One day, Terri sent an email telling me to expect a present. That weekend, a FedEx envelope showed up with about a quarter-ounce of weed inside. Frankly, I was more shocked by how easy it was to send weed in the mail than the action itself.

I never got around to recording a tickling video. In truth, making the video never crossed my mind. Why would I want something like that floating around when she’s already sending me money?

Terri must’ve figured out my plan because, one evening, I turned on my computer and found my inbox overwhelmed with new messages. There were thousands of unread emails that had nothing but robot-speak inside. And they kept coming. After deleting a bunch, I located the note from Terri telling me that she was angry. I was being punished for taking too long, and I had better make that video right away or the harassment would continue.

An avalanche of emails wasn’t scary to me, but I did take this person’s money and wanted to keep my promise. I’m an Eagle Scout for Chrissakes! So I wrote back to Terri and told her I was on it. Then I called my girlfriend Annette.

After hearing my story, she sounded like a disappointed mom, letting out a few heavy sighs before asking, “What were you thinking?”

But she did have the right advice. “Just don’t do anything,” she said. “Don’t even write back.”

And that’s what I did. I called my internet provider and had my email shut off. After that, the harassment stopped. There was nothing Terri could do to me any more, and thankfully I didn’t have much of a digital identity that she could stalk. Weeks later, I moved away to college, happy to have avoided making a ridiculous tickling video.

About a month or two into my first semester, I received an email from Terri. It said something to the effect of “Just wanted to show that I can always find you.”

I’m sure I was supposed to feel scared. But I just deleted Terri’s note and moved on.

***

I was lucky to escape unscathed from Terri’s/D’Amato’s wrath. As Tickled documents, his revenge trips typically don’t end after a few emails. D’Amato’s former “talent” agent David Starr not only faced online harassment, but received a barrage of physical hate mail mocking the fact that his brother had died. Some of those letters were sent to Starr’s elderly mother. And the filmmakers behind Tickled have experienced D’Amato’s wrath, as well; they’ve been threatened with lawsuits before, during and after the documentary was made, and there’s a new site dedicated to attacking them (it looks about as high-tech as the old Terri Tickle site).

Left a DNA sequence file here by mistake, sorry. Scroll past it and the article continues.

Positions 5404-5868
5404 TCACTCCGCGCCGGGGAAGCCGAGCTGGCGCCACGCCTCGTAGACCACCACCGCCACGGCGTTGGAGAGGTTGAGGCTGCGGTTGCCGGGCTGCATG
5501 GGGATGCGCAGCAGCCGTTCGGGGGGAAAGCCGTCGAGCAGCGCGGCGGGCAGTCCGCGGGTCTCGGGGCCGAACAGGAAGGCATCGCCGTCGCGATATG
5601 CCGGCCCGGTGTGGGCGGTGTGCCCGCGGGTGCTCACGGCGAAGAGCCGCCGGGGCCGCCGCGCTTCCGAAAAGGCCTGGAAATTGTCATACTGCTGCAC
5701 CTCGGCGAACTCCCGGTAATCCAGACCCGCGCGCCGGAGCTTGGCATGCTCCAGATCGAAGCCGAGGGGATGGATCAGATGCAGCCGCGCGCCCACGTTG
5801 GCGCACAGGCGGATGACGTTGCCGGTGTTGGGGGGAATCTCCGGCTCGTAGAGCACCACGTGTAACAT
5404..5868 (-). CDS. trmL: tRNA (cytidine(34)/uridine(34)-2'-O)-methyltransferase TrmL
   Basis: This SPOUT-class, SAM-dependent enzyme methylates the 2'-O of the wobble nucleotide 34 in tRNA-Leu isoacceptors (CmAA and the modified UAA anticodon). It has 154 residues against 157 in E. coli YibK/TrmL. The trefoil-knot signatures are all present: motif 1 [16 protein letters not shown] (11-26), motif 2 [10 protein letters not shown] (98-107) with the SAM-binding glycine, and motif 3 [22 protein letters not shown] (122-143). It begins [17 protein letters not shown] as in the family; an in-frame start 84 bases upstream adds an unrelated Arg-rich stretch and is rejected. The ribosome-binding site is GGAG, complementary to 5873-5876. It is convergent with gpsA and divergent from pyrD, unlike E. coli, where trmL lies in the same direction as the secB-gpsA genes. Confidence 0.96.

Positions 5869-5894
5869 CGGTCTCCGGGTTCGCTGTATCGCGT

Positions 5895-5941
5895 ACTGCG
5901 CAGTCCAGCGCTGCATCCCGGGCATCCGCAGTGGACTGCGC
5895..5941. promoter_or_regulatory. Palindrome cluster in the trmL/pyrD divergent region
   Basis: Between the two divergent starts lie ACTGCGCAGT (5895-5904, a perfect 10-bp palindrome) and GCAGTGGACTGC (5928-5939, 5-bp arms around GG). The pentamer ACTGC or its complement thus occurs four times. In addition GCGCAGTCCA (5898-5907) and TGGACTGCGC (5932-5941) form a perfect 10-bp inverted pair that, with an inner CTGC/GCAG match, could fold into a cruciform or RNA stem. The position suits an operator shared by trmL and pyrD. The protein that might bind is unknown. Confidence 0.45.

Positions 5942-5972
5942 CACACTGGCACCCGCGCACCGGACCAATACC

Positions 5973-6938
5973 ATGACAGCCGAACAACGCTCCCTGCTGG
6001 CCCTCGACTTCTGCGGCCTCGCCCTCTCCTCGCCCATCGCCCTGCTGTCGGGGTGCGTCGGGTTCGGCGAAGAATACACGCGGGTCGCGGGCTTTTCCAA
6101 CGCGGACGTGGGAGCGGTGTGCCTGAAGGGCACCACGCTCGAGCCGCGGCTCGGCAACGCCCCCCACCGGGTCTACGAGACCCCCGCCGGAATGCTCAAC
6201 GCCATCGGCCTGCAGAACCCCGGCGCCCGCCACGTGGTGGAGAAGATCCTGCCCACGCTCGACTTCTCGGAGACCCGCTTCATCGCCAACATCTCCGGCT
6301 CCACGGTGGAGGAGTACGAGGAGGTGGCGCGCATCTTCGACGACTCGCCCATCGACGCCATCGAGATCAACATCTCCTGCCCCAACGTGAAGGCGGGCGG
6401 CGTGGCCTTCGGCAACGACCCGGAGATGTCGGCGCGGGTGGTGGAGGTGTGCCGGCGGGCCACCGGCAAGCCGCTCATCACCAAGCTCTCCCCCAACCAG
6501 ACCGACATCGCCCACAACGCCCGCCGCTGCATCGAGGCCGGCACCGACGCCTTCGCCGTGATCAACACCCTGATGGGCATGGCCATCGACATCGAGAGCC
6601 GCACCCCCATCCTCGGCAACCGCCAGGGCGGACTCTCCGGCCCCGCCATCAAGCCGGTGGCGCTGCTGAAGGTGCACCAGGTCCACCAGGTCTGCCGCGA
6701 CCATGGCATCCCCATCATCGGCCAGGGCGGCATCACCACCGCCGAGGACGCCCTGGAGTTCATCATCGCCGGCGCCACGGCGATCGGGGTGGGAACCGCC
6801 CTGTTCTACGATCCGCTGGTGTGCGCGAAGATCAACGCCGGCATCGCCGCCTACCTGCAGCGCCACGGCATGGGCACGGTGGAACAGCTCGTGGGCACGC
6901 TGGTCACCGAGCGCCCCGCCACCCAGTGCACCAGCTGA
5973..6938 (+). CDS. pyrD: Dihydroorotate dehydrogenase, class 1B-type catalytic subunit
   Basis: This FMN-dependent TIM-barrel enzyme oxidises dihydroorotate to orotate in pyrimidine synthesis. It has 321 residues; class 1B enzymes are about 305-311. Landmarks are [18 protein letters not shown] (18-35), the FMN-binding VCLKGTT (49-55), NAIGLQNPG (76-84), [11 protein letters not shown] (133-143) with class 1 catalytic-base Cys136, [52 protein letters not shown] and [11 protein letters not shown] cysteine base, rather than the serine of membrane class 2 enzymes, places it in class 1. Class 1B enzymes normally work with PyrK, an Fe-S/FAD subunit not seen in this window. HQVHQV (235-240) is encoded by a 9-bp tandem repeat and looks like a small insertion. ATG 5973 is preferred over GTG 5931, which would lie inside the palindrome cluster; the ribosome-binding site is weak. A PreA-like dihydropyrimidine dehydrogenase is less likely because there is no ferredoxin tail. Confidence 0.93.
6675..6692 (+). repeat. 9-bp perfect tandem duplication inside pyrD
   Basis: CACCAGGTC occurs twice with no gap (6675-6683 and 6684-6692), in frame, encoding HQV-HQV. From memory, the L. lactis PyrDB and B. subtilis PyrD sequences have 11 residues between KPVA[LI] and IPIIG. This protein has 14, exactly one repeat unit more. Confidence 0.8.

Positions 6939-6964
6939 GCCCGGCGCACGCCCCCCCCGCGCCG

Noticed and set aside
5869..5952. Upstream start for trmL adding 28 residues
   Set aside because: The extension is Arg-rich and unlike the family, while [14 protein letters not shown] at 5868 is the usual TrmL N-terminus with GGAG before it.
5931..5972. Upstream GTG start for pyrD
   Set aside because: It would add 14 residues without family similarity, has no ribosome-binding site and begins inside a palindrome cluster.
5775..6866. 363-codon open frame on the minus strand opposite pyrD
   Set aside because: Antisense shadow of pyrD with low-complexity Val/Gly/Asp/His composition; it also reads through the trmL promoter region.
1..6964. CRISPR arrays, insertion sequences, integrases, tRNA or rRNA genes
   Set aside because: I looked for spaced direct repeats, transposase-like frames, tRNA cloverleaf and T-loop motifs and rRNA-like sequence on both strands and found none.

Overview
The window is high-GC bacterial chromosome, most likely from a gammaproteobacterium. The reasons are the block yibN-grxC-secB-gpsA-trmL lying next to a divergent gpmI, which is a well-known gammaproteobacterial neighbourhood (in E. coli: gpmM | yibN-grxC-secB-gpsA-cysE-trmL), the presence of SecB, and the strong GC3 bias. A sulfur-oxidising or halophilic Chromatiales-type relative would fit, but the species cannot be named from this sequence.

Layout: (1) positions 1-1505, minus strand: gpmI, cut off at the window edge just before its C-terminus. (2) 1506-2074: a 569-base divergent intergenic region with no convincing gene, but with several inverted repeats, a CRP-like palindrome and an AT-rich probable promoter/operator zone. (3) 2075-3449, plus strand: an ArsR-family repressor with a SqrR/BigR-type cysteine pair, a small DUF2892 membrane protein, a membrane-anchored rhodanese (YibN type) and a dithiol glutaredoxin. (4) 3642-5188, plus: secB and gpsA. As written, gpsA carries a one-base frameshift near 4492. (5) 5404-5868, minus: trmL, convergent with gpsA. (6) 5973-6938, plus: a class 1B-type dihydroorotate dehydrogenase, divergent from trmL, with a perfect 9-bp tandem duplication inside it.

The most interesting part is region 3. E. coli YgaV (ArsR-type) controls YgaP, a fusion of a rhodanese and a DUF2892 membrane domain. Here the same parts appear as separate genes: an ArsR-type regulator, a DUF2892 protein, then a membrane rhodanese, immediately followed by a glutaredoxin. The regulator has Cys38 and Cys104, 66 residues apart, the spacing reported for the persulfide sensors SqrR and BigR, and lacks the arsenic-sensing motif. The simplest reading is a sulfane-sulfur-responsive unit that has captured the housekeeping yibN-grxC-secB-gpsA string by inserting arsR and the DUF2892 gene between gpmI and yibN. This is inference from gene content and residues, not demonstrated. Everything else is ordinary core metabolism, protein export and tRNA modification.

Despite all of this, the documentary shows that D’Amato, who died suddenly this month, avoided serious punishment. Even after he was arrested and charged by the FBI in 2001, he only had to spend three months in jail. The only son of a successful Wall Street lawyer, D’Amato was wealthy and well-educated, and became a lawyer himself.

But I didn’t write this story to dump on D’Amato. I want to impart an important lesson, which is this: Good decisions are rarely made in desperation. The more you need money, the more susceptible you become to scams and other harmful situations. The last thing you need after making a stupid mistake is to make more stupid mistakes. So if you find yourself desperate for cash and the easiest option requires you to exploit yourself, strongly consider the alternative. Take it from me: the tough times are only temporary, and permanent embarrassment is no laughing matter.

Want to learn more about the dark and twisted world of tickling? Listen to this episode of The Cooler podcast:


CORRECTION: This story originally reported that D’Amato’s punishment in 2001 was limited to a few months in a halfway house. Hal Karp, who originally reported on this story after D’Amato’s arrest, pointed out that he spent the first three months in jail and another two in a halfway house.

Fetishes, Listservs, and the ’90s: How I Almost Became a Tickle-Video Star 23 March,2017Kevin L. Jones

Author

Kevin L. Jones

Kevin Jones reports on the Bay Area arts scene for KQED. He loves his wife and two kids, and music today makes him feel old.

Sponsored by

Become a KQED sponsor